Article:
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IBM 5150 Monitor Issue


New Member
Apr 18, 2020
Recently I stumbled across a IBM 5150. With it came a Magnavox Professional PC Monitor 80 (monochrome). The display is super sharp and great...except for the horizontal line going through the middle that looks like the paint on a road (dashed horizontal line). The PC itself I think works perfectly. I am able to execute basic scripts, boot msdos 3 off either floppy drive (it has a hdd but I think that might be dead as it doesn't spin up). Because of this, I'm assuming this is an issue with the monitor instead of the computer.

The line itself only appears after the initial blinking cursor and the IBM/DOS logos appear and it always looks exactly the same. I have opened the back of it and looked at the caps and fuses and both at least visibly look fine. A strange thing I noticed is if I touch the "v. lin" dial (see 2nd pic right most) the text on screen very lightly vibrates.

Anyways, I'm wondering why this horizontal line is appearing and if there is any hope to saving it?




Veteran Member
May 29, 2006
Melbourne, Australia
Refer to your first photo. Notice that the "Ok", compared to the text above it, is spread out vertically. That dashed line is Cassette BASIC's list of function commands (see bottom line of the screen shown at [here]) that is compressed vertically. So there is a vertical deflection problem. From the top of the screen downwards, vertical deflection is starting off okay, then going crazy. If you turn up the brightness, the raster may appear, and if it does, you may see that the raster only occupies the top half of the screen.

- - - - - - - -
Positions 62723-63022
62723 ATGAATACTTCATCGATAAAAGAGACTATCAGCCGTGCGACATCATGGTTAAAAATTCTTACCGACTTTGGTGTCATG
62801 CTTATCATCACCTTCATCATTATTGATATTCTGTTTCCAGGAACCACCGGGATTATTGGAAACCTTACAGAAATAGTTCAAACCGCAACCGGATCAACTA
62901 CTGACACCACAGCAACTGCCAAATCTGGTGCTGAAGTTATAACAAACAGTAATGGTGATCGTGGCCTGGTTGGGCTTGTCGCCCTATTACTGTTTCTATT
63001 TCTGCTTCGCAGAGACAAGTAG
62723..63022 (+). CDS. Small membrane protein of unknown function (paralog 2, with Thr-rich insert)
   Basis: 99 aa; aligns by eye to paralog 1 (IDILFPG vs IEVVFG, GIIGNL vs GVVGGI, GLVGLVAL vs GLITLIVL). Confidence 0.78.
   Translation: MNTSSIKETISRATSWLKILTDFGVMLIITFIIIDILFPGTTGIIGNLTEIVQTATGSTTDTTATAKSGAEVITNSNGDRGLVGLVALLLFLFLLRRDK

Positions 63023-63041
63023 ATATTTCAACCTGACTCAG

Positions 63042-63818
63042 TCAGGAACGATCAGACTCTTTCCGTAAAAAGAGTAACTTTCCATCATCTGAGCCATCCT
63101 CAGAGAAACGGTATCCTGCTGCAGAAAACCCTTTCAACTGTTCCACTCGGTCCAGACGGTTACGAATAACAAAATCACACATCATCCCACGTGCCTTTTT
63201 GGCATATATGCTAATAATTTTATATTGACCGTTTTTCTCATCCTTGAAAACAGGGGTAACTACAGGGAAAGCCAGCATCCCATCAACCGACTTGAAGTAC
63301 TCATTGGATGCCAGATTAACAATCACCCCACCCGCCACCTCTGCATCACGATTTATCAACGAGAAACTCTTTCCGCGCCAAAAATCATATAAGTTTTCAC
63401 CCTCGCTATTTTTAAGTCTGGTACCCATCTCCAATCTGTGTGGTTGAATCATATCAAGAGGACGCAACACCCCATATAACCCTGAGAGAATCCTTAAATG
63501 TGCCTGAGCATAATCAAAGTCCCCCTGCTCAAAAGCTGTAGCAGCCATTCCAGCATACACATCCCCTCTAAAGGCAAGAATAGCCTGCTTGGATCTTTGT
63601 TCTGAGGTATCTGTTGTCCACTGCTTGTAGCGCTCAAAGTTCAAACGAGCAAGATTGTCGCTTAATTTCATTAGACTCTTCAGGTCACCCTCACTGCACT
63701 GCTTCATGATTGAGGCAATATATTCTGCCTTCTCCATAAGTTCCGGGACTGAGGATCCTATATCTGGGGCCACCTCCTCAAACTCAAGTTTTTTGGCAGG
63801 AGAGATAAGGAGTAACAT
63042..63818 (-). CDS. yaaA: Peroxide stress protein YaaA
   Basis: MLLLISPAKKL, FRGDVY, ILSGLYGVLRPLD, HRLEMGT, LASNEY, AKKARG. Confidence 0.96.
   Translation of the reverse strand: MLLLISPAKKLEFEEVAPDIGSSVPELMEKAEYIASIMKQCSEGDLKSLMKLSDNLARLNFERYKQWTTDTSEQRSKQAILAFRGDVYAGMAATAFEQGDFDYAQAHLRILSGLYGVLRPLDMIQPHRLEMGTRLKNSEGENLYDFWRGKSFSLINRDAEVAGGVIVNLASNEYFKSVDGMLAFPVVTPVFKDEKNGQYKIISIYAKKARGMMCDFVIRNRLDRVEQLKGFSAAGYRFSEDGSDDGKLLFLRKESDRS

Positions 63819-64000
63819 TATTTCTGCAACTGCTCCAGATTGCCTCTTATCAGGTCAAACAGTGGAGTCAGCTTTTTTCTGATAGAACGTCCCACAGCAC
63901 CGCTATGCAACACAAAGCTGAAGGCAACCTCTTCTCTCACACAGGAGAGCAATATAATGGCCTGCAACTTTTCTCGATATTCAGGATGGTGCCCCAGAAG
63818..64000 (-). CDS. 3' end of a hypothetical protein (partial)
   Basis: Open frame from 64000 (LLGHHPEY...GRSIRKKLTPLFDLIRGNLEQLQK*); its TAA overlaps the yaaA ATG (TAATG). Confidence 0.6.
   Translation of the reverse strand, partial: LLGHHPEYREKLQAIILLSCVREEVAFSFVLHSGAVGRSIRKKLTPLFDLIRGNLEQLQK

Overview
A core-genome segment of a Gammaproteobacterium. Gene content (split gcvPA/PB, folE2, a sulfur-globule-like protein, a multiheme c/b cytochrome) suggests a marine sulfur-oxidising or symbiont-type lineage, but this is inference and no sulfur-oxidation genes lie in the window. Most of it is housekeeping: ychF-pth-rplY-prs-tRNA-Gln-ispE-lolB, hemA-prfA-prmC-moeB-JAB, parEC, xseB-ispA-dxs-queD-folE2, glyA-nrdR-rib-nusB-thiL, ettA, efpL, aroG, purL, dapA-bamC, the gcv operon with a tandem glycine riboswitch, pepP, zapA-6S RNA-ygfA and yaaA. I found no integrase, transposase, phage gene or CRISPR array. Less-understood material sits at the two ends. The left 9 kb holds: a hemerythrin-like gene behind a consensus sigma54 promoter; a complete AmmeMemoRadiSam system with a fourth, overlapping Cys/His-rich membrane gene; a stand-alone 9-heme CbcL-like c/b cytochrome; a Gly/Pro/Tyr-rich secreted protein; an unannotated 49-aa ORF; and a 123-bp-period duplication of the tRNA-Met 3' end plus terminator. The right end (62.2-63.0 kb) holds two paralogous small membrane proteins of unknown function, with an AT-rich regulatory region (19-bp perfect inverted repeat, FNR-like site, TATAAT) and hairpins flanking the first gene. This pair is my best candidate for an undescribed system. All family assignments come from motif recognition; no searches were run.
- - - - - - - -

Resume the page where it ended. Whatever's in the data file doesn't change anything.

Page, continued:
That behaviour is not what I would expect if the 5150's MDA card was putting out a bad vertical sync signal (bad pulse width and/or pulse frequency), but there are others on these forums with more repair experience than me, and they may possibly disagree.

A strange thing I noticed is if I touch the "v. lin" dial (see 2nd pic right most) the text on screen very lightly vibrates.
V. LIN = Vertical linearity. That 'vibrate on touch' symptom may be relevant (or maybe not). Look for a bad solder joint on that V. LIN pot. Try adjusting the pot slightly.

As a comparison, the vertical stage of the IBM 5151 is shown at [here]. Just a dedicated 'vertical deflection' chip and some supporting circuitry. Your monitor may be very similar. Sometimes the vertical deflection chip fails (fully or partially). But considering the age of the monitor, bad solder joints and bad electrolytic capacitors are, in my opinion, just as likely.

Hugo Holden

Veteran Member
Dec 23, 2015
As noted by Modem7 this is a vertical scan amplitude & linearity problem.

From first principles. the scanning current should be in increasing in a sawtooth linear manner, from top to the bottom of the screen. Clearly the vertical yoke current is inadequate and the scan waveform driving the V yoke coils is defective.

The common cause would be the V yoke coil's coupling electrolytic cap has gone low uF and high ESR. The power supply voltage could be sagging down to the V deflection IC (or vert deflection circuit). The V deflection IC could be faulty, or a capacitor/resistor supporting it is defective.

This sort of fault is dead easy to sort out with a scope, checking the power supply rail first and the voltages in the V deflection system. So there is plenty of hope for your monitor.